In the United States more than 100,000 persons die annually from malignant disease. The death rate for cancer throughout the country per hundred thousand of population was 63 in 1900 and 96 in 1929, an increase of 52 per cent. Cancer ranked sixth as the cause of death in 1900 and rose to second place in 1930.
At the twenty-second annual clinical congress of the American College of Surgeons, held at St. Louis in October, 1932, a symposium was presented on the curability of cancer. Crile1 reported that 4,059 patients seen at the Cleveland Clinic prior to 1928 had been traced. Of 726 patients seen with carcinoma of the stomach, thirteen survived operation three years and seven a period of five years; that is, a survival of 2.7 per cent of all patients seen. Of 841 cases of malignant tumors of the colon and rectum seen, eighty-nine patients survived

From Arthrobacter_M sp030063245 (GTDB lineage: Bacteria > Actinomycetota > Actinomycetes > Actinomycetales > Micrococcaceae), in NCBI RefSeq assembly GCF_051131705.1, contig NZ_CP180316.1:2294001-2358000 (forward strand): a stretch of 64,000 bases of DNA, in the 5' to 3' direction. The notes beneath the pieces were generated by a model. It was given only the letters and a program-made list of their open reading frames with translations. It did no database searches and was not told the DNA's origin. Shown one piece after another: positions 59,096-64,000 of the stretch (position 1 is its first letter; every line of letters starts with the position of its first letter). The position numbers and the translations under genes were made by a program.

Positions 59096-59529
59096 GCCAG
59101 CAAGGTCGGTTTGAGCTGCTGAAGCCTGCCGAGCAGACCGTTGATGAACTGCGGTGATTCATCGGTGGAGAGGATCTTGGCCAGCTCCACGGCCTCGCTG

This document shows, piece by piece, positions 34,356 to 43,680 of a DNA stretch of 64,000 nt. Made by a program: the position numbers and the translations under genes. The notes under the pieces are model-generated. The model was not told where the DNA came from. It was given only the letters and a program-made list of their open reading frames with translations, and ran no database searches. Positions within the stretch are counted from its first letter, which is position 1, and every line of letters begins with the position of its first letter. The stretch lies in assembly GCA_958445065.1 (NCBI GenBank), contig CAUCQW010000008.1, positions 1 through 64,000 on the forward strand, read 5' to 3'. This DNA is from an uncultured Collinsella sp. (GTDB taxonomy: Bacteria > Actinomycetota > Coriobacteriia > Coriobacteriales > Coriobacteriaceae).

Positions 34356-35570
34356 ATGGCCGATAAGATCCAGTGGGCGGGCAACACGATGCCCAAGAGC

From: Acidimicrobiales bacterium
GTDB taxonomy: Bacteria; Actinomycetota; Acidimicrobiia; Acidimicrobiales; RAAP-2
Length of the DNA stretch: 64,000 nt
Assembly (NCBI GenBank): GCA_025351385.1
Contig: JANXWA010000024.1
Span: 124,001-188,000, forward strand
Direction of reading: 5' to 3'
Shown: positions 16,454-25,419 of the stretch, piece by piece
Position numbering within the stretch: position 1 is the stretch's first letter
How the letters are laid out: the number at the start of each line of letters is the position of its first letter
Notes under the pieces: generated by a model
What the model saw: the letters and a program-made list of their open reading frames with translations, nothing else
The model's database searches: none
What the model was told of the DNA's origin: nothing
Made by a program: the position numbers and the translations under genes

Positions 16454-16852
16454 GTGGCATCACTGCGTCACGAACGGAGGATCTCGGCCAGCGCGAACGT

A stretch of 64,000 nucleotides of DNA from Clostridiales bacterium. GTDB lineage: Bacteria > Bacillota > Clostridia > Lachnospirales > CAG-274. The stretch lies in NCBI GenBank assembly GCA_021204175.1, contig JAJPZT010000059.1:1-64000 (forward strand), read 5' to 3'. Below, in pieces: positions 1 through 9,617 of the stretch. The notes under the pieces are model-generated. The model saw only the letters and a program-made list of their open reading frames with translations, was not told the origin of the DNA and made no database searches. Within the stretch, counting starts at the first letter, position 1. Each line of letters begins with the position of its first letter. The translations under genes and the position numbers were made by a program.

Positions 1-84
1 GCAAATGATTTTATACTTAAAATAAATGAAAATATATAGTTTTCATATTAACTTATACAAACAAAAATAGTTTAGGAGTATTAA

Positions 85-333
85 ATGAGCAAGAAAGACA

YEOMANS FC. CARE OF ADVANCED CARCINOMA OF THE GASTRO-INTESTINAL TRACT. JAMA. 1933;101(15):1141–1145. doi:10.1001/jama.1933.02740400027008
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